Fauci said Tuesday that the actual death toll is "likely higher," noting that in New York City, for example, many people may have died from the virus in their homes and have not been counted in official totals.

He and other senior administration officials, including the heads of the Centers for Disease Control and Prevention and the Food and Drug Administration, also sounded encouraging notes about progress on ramping up testing and the development of potential treatments and vaccines.

Fauci told senators that the U.S. has "multiple shots" at developing a vaccine for preventing the coronavirus and that researchers hope to know by winter whether at least one of the candidates will work.

At least eight vaccine candidates are in development, Fauci said. Dr. Stephen Hahn, the FDA commissioner, said health officials are working aggressively to ensure that drugmakers will be able to quickly ramp up production when an effective vaccine is discovered.

But Fauci warned that the efficacy of the potential vaccines remains an issue and that "negative consequences" are also a concern.

And he dismissed a suggestion from the committee's chairman, Sen. Lamar Alexander (R-Tenn.), that a vaccine or treatment might be available by the time schools reopen in the fall, calling that "a bridge too far."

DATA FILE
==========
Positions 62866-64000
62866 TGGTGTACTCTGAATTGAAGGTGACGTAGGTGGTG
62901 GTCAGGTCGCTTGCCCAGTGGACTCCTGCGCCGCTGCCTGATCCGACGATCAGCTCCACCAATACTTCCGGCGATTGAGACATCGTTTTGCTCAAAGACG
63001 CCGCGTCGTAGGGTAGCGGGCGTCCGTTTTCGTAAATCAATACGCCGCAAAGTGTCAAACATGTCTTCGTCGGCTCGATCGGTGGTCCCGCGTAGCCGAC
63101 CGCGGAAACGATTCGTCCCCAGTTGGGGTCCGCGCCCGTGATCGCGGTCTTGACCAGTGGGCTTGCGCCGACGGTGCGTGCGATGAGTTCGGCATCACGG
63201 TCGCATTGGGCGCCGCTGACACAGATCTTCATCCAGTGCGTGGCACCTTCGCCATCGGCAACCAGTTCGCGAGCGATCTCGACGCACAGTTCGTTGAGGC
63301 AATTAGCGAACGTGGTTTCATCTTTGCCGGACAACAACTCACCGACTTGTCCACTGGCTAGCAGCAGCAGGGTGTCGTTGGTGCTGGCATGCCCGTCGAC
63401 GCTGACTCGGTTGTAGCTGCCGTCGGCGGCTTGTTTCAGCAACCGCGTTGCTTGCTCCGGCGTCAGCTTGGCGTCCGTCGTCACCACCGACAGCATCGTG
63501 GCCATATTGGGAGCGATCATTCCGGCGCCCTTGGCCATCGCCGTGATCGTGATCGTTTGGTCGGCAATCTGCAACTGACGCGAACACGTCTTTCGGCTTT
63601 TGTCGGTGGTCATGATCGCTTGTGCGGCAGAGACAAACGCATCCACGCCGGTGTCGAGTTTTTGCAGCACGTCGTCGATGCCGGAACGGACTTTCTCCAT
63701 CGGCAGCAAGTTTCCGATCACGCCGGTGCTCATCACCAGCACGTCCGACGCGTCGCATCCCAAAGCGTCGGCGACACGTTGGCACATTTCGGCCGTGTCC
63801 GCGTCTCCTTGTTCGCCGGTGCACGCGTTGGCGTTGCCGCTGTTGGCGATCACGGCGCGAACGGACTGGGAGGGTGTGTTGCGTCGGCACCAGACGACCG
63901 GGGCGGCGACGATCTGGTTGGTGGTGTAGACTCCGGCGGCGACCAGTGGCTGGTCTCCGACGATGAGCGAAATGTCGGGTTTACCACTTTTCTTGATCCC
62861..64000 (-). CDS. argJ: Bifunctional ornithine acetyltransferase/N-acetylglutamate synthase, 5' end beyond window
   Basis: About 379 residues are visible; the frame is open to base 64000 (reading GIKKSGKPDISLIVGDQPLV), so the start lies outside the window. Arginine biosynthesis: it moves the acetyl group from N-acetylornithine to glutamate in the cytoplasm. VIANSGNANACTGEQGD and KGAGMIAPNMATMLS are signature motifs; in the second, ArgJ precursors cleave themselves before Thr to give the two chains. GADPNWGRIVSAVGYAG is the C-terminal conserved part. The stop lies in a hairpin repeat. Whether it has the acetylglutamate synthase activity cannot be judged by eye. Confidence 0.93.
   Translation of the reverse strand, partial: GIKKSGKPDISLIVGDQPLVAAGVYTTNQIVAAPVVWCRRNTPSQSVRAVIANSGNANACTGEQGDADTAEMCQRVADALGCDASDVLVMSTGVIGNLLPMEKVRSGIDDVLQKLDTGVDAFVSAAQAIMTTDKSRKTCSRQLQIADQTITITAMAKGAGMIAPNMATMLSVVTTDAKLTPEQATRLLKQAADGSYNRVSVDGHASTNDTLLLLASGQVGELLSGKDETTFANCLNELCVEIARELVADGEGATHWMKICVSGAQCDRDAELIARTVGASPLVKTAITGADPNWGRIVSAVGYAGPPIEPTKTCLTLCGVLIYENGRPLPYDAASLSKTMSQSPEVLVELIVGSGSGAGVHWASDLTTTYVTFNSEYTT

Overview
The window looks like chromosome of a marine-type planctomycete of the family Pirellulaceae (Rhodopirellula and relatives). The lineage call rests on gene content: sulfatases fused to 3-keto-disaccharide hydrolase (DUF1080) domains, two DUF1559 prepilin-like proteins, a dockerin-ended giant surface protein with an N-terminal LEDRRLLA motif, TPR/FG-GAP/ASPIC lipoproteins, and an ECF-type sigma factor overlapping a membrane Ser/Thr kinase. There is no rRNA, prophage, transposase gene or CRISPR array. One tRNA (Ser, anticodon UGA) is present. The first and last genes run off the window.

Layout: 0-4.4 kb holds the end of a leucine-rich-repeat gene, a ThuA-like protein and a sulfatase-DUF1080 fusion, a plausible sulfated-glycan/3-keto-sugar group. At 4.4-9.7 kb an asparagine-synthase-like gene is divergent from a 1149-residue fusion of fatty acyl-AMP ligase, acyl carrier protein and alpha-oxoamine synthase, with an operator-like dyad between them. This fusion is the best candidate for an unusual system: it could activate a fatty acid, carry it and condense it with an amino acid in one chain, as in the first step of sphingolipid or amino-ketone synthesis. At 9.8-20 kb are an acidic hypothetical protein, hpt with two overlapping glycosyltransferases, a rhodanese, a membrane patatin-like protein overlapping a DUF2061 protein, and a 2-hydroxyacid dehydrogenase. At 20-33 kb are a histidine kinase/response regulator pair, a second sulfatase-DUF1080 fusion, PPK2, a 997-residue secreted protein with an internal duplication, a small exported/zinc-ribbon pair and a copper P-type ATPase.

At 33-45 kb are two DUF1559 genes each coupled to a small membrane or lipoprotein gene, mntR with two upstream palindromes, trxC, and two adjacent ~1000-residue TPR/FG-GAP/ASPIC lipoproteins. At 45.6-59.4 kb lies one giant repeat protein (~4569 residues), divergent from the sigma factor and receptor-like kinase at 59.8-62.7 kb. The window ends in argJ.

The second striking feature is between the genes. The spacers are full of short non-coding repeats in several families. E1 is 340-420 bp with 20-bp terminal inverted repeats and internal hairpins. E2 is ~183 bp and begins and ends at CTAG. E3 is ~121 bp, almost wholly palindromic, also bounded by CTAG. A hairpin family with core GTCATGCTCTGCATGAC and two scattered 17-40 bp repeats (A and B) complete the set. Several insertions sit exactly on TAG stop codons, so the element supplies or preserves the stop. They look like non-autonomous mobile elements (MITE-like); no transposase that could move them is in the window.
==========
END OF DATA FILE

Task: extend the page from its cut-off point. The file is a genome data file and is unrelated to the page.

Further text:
Fauci more sharply rebuffed Sen. Rand Paul (R-Ky.), who suggested that schools should be reopened because evidence suggests the virus does not seriously affect children.

"I think we'd better be careful if we are not cavalier in thinking that children are completely immune to the deleterious effects" of the illness, Fauci said, noting that there is a lot unknown about the virus and its effects. He noted recent cases of severe illness in children that may be linked to the virus.

And he made clear that he did not agree with many of Trump's optimistic statements about having the disease under control.

“I think we are going in the right direction, but the right direction does not mean we have by any means total control of this outbreak,” he said.

The main checkpoint in the guidelines, Fauci noted, is a 14-day decline in cases. Many of the states that have aggressively moved to lift restrictions on business have not achieved that.